According to ESPN’s Adam Schefter, Baltimore, Dallas, Houston, Kansas City, Philadelphia, San Francisco, Seattle, and Tampa Bay are the eight franchises Adams wants to join. Among the eight, only two teams entering the season (Philadelphia and Houston) would be able to offer the Pro Bowl safety the deal above.

Houston, Kansas City, and Baltimore all should be out of the running before the race begins. All three rosters will have to pay their quarterbacks after two MVP seasons, and five total Pro Bowls nods. Houston is without a first-round pick until 2022, while the Ravens and Chiefs are well below the double-digit million cap space entering 2020.

Could the Dallas Cowboys find a way?

Ultimately, Dallas, Philadelphia, and Tampa Bay have the best play. The question remains, what would the asking price be to make that dream a reality? If the report that Dallas offered a first and cornerback Anthony Brown last season, that could be a starting point.

Dallas will gain the most traction due to the ties to the state. Also, the franchise needs a standout safety after missing out in the Earl Thomas market last season, settling for the likes of Ha-Ha Clinton-Dix this offseason. However, if the asking price last season wasn’t enough, Douglas is only expected to expand the bounty for a trade.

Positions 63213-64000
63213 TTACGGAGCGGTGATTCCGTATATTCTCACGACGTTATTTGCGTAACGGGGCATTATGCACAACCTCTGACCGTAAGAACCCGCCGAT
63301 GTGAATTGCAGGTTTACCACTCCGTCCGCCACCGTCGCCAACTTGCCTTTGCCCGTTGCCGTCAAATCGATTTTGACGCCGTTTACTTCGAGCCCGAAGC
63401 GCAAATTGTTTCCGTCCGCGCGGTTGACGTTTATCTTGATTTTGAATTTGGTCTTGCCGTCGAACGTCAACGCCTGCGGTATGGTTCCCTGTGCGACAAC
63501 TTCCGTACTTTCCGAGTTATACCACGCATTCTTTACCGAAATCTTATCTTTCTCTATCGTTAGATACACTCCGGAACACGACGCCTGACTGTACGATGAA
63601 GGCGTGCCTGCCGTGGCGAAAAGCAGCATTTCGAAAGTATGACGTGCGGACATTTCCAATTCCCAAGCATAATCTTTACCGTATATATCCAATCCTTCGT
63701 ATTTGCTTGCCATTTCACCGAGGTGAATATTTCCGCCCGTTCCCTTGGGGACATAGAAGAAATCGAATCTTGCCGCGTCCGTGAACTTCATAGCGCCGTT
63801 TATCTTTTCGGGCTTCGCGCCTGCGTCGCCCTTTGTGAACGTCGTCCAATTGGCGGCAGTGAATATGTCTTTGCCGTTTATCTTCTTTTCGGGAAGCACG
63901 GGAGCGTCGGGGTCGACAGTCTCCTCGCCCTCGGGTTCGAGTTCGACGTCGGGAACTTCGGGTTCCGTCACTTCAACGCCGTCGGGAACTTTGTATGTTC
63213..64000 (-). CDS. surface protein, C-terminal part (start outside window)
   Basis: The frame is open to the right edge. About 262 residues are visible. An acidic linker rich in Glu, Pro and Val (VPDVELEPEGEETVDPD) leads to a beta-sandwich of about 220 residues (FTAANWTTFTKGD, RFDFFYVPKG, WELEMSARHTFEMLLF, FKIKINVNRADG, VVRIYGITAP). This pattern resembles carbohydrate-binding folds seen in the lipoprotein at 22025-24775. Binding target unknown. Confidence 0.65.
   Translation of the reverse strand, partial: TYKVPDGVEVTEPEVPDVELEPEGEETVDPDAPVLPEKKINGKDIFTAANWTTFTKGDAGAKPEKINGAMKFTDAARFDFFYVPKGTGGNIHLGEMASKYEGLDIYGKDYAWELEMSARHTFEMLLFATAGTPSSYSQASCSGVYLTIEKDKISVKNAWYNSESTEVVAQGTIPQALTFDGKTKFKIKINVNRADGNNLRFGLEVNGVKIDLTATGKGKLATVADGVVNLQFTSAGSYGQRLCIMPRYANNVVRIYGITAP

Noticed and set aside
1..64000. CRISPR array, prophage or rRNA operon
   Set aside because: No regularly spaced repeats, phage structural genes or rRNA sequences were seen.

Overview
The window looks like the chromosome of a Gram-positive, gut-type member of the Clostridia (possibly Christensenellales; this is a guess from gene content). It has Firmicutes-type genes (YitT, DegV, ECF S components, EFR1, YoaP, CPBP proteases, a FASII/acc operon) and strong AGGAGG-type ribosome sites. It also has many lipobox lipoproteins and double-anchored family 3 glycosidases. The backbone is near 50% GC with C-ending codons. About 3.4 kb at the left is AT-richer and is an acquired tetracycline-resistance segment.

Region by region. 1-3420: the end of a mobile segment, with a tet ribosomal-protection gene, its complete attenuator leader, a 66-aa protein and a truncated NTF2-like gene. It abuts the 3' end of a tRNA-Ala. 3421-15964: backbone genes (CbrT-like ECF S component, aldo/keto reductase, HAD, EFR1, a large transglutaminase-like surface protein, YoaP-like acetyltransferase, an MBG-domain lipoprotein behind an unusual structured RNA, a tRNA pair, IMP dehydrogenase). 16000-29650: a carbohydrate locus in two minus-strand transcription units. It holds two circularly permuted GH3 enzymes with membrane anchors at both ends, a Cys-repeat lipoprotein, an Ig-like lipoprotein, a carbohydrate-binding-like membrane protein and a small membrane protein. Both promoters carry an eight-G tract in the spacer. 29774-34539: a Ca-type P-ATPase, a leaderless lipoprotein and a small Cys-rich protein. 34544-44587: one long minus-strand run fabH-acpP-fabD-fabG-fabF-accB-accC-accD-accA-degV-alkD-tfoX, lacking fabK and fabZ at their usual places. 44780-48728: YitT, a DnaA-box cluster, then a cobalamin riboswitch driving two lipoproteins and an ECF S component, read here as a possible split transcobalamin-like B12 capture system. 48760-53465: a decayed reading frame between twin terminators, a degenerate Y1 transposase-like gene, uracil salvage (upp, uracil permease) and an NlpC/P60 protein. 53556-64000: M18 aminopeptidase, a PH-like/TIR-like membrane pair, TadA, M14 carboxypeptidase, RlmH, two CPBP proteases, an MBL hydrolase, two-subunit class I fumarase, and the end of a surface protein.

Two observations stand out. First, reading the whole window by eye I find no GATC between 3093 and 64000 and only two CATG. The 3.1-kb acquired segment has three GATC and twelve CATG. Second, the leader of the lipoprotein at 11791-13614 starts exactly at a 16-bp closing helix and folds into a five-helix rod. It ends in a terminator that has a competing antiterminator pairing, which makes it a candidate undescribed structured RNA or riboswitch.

According to PFN’s Tony Pauline, the Cowboys would have to be willing to include tackle La’el Collins in a deal for Adams. The 26-year-old standout is coming off a stellar season in which he helped Dallas allow only eight sacks. With a recent five-year extension and the value of his position, it’s hard to imagine Jerry Jones parting ways without an immediate replacement.

Jones already handed out contracts to Ezekiel Elliott, Amari Cooper, and Jaylon Smith a season ago. Despite the hopefulness of the July 15 deadline ending with Prescott signing a deal, all the franchise tender means is he’ll be set for this coming year. Should the team make a deal for Adams and offer the extension, promising talent like Leighton Vander Esch and Michael Gallup are likely heading elsewhere when their rookie contracts expire.

Is there another team that could try to sign Adams?